NEW YORK—The Federal Reserve Bank of New York today released new data1 about the distressed residential real estate market, including the inventory of real estate owned properties, or REO. Through interactive maps, viewers can explore the current status and potential future scenarios for REO properties at the national and state-specific levels. Another interactive map examines the magnitude and recent history of distressed sales in New York, New Jersey and Connecticut at the state and county level.
National REO Inventory Scenarios:
The first graphic explores three possible scenarios for REO property inventories based on length of time required to complete the foreclosures process:
- If the average number of days that properties remain seriously delinquent and in foreclosure continues to rise nationally through 2013, REO inventories in most states would decline. However, a limited number of states, particularly New York and New Jersey, may still experience significant increases in REO inventory.
- If the average number of days stabilizes at mid-2012 levels through 2013, the REO inventories in most Western states would decline, while states in the Northeast would have sizeable increases.
- If the average number of days declines, REO inventories would rise sharply in most states—tripling in New York and more than doubling in New Jersey. Only California and Arizona would have significant reductions in REO inventory.
State REO Data:
The second map compares and ranks the inventory of REO properties by state. It also displays each state’s share of the national REO market. California, Florida and Michigan account for approximately 30 percent of the total REO property market.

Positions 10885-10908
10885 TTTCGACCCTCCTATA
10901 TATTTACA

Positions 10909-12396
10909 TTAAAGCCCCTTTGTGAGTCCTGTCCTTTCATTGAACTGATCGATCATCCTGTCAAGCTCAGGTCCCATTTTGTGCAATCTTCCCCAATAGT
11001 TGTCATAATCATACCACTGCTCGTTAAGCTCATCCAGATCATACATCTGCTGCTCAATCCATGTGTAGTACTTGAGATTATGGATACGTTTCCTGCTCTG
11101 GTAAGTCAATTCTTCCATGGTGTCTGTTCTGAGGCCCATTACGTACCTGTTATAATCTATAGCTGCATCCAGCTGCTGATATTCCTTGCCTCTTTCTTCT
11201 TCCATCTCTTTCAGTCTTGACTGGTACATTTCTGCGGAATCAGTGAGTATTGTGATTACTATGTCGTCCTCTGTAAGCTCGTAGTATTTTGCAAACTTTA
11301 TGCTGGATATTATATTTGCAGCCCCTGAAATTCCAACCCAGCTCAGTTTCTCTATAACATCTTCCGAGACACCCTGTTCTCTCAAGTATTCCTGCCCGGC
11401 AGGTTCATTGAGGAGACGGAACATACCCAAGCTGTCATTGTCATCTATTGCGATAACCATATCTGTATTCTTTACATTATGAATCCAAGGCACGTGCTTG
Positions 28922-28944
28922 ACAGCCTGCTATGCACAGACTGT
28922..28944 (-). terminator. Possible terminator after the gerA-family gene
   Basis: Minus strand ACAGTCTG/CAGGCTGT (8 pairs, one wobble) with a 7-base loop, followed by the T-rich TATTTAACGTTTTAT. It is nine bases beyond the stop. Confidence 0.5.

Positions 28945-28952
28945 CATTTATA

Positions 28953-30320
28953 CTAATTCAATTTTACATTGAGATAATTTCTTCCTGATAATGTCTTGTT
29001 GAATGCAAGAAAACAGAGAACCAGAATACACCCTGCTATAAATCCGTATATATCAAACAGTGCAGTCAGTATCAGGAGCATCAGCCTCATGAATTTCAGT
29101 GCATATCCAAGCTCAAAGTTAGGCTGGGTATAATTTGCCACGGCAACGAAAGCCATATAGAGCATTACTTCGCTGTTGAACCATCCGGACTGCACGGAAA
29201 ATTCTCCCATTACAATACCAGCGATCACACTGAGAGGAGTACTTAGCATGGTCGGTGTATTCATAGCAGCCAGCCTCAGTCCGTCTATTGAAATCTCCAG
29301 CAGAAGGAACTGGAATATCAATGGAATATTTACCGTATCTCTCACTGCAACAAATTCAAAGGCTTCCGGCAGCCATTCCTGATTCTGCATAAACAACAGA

Top three states by REO inventory, and share of national total:
- California 49,299 (11.1 percent)
- Florida 44,677 (10.1 percent)
- Michigan 38,275 (8.6 percent)
Regional Distressed Sales:
The third map provides a county-level look at proportion of distressed sales in New York, New Jersey and Connecticut. The share of distressed sales from total sales in July 2012 was lower in all three states compared to the national average. Connecticut (22.1 percent), New Jersey (16.3 percent) and New York (8.6 percent) are all below the 33.8 percent U.S. average. These figures, however, are all significantly higher than 2004, when all three states had proportions below 3 percent and the national average was 6.3 percent.
An Assessment of the Distressed Residential Real Estate Situation »